Saturday 26 December 2015

The Line of Polity, by Neal Asher

The Line of Polity (TLoP) is the second novel in the author's Agent Cormac series, the first (Gridlinked) being reviewed here in February 2012. A couple of extracts from that review in the way of introduction:

The novel starts in the twenty-fifth century when humanity has spread to many worlds using FTL ships, but has since installed interstellar matter-transmitters known as runcibles for routine travel. This empire (known as the Polity) is managed not by people but by Artificial Intelligences which vastly exceed human capabilities. They are linked via the AI Grid, to which some humans also have direct mind links surgically implanted in their brains. The Polity's interests are defended by the ECS (Earth Central Security) which sends agents wherever trouble arises. Their top agent is Ian Cormac, who has been gridlinked for thirty years - ten years longer than the recommended maximum.

The story has many familiar SF elements: modified human types (including outlinkers who are specialised for life in zero-gravity space stations); artificial humans (golems) who are much faster and stronger than any human; physically boosted soldiers (sparkind); anti-gravity machines, anti-matter bombs and proton beam weapons. This is all combined into a page-turning thriller which maintains a brisk pace despite being over 500 pages long. It is quite a traditional story, filled with the basic optimism of a galaxy-wide humanity, but is none the worse for that.

It is not essential to have read Gridlinked first but it is helpful as TLoP features several of the same characters as well as the same background (which is explained more thoroughly in Gridlinked), and there are various references to the characters' shared history.

TLoP begins in the currently fashionable way by starting several separate plot threads running, in various locations and with different characters, that initially have no obvious connection but which gradually merge, mostly towards the end of the story (one of them isn't explained until right at the end). The main focus is the planet Masada, run by a ruthless, absolutist theocracy living in luxurious orbiting satellites while human slaves are used as farm labourers on the planet's surface, whose atmosphere holds insufficient oxygen to support human life (symbiotic creatures are attached to the labourers to provide them with sufficient oxygen in their blood). Masada is just outside the boundary-line of the Polity, but there are plans afoot to support a rebellion to overthrow the theocracy.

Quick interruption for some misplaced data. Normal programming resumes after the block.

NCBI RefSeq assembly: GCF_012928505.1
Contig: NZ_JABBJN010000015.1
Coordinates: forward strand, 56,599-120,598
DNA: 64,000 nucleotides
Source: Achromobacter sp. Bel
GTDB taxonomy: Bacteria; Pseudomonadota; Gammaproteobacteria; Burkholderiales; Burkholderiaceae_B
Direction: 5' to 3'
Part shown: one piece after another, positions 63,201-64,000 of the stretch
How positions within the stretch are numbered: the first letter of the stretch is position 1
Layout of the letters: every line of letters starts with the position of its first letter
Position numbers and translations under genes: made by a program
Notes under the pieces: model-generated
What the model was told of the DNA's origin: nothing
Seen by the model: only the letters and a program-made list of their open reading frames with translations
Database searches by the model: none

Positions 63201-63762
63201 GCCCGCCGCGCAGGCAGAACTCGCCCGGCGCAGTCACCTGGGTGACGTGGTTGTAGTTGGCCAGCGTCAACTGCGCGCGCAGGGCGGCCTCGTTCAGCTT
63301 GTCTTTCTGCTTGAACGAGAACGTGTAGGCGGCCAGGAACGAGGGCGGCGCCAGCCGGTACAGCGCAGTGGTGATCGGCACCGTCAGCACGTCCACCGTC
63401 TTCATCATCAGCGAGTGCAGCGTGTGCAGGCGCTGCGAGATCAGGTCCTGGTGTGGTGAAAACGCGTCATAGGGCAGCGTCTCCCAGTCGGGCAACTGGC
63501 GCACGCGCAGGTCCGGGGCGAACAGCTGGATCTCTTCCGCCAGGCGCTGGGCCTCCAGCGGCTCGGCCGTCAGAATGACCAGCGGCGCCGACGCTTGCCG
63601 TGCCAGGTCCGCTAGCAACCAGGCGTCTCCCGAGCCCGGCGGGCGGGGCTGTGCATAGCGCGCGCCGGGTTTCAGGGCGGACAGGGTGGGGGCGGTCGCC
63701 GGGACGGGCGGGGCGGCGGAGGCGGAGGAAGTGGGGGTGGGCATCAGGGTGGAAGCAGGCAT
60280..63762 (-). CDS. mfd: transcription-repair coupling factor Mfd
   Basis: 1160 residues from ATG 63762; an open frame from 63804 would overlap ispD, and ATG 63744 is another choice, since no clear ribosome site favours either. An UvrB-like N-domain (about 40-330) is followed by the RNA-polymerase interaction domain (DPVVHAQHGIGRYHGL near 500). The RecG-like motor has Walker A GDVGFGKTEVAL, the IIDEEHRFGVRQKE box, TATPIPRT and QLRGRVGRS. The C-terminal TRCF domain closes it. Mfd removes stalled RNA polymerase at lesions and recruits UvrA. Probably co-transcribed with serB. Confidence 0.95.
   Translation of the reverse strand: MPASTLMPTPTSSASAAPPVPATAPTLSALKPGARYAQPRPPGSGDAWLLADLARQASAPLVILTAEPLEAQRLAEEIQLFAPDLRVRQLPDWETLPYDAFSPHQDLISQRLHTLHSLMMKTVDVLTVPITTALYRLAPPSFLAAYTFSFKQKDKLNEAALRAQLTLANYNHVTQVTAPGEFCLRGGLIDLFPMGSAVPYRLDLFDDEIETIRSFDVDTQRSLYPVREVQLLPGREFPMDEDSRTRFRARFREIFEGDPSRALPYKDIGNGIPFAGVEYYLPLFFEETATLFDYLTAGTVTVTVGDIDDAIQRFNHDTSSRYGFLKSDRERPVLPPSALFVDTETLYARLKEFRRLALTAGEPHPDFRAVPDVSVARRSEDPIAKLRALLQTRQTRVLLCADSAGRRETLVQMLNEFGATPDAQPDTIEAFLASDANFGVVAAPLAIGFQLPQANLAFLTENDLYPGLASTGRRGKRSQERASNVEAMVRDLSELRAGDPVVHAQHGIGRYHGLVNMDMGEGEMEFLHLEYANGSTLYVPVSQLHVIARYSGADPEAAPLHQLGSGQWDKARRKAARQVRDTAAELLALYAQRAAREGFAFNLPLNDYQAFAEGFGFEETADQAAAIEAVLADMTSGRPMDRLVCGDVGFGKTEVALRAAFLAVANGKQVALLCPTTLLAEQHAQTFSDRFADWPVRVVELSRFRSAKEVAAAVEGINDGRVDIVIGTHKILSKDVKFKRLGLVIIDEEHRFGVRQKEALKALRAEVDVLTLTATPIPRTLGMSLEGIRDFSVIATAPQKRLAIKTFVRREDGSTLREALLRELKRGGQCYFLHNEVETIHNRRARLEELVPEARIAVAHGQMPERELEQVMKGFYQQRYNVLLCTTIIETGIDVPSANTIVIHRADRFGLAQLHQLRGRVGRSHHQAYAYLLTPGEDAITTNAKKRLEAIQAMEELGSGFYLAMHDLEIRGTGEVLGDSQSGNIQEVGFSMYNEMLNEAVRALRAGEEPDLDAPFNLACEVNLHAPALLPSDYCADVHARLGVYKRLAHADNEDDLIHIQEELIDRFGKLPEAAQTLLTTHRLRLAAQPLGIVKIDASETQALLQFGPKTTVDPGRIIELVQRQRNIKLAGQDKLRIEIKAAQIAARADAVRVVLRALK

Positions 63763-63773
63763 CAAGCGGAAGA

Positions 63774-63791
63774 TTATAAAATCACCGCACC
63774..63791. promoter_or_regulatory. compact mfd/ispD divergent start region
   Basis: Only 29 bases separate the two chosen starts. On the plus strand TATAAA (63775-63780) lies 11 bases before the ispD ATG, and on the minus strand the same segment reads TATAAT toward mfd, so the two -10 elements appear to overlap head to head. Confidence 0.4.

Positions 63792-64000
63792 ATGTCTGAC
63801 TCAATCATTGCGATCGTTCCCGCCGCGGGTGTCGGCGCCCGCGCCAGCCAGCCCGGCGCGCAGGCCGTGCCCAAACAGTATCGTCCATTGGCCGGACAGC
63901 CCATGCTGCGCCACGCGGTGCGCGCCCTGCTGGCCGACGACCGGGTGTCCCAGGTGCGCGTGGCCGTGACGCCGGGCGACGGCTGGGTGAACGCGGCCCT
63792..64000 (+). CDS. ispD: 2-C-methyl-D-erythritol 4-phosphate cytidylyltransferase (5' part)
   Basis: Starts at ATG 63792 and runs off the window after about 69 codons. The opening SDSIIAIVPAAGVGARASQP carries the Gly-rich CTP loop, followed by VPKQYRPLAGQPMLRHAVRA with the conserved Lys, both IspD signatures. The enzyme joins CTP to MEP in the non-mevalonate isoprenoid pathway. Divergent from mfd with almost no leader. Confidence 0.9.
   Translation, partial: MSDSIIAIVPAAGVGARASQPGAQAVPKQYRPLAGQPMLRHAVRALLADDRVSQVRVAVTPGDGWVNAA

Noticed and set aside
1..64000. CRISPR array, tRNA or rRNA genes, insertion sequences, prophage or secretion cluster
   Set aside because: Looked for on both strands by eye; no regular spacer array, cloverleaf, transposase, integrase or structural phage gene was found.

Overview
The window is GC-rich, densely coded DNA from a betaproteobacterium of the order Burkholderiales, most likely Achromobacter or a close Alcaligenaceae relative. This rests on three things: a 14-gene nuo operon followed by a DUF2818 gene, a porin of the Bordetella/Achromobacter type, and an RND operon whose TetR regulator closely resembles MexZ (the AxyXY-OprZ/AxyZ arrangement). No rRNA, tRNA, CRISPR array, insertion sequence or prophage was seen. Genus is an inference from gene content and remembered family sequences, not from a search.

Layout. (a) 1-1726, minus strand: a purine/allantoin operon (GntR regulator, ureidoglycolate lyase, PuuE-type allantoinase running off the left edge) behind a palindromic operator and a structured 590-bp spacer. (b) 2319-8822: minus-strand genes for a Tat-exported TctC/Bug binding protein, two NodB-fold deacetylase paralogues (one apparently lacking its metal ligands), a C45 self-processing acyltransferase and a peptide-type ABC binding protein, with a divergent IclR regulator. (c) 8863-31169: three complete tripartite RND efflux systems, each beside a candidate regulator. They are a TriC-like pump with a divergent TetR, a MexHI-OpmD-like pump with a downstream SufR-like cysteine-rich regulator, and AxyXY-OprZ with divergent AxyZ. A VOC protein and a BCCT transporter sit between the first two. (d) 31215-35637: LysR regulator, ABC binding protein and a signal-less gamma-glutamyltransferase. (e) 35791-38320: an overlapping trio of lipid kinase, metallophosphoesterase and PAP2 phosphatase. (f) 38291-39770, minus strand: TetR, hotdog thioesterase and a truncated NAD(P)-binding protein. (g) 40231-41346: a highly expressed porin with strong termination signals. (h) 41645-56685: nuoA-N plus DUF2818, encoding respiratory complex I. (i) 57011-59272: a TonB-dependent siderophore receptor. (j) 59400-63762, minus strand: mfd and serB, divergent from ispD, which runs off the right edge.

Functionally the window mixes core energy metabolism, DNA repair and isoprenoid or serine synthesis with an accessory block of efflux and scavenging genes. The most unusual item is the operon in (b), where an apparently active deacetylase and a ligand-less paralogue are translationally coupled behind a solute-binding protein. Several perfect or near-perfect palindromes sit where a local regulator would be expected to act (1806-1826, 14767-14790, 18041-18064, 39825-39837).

The beginning is set on Masada as we follow a young female slave, Eldene, in her dangerous task of harvesting the valuable squerms, fierce creatures whose flesh is a delicacy throughout human space. We next meet Apis, a young Outlinker whose space station is being attacked by a type of fungus; and all this is still in the Prologue. In the main body of the novel we soon meet Skellor, a rogue genius inventor who has acquired some technology from the long-dead Jain alien civilisation; Aberil and Loman Dorth, rulers of the theocracy; Lellan Stanton, leader of the (literally) Underground resistance on Masada; plus some characters familiar from Gridlinked: the mercenary Ian Stanton (Lellan's brother) and his partner Jarvellis; Mika the scientist; the ECS agents Thorn and Cormac; and last but not least, the vast alien being called the Dragon and its creations, the dracomen.

What follows is a complex series of increasingly interrelated plots as Eldene makes her bid for freedom with the aid of the enigmatic fellow-slave Fethan, the theocracy perfects its devastating orbital weapon designed to penetrate to the deep caves of the Underground, Skellor tests the transformative power of the Jain device, Ian Stanton and his sister work to free Masada while the theocracy is tightening its grip, and Cormac is in the middle of the whirlwind, attempting to deal with the Dragon which (as usual) has its own agenda.

This book is even longer than its predecessor at 650 pages but the story rattles along at a good pace. Despite the number of characters and the constantly switching viewpoints it is not too difficult to keep up with who's who and doing what to whom. There is the odd eyebrow-raising element which (as is so often the case) is not concerned with the big story elements but some of the incidental details. The one which struck me most here was the presence of theatrically extreme predators on Masada, orders of magnitude bigger than their prey. A cursory glance at the history of life on Earth indicates that the top land predators (lions, wolves, even T. Rex) are generally smaller than their prey – really big predators have been rare and tend to die out as soon as conditions for them become less than optimal, because they have to eat so much just to stay alive – and no explanation is provided about why Masada should be so different.

Despite this niggle I enjoyed TLoP and will acquire the three remaining novels featuring Ian Cormac: Brass Man, Polity Agent and Line War.

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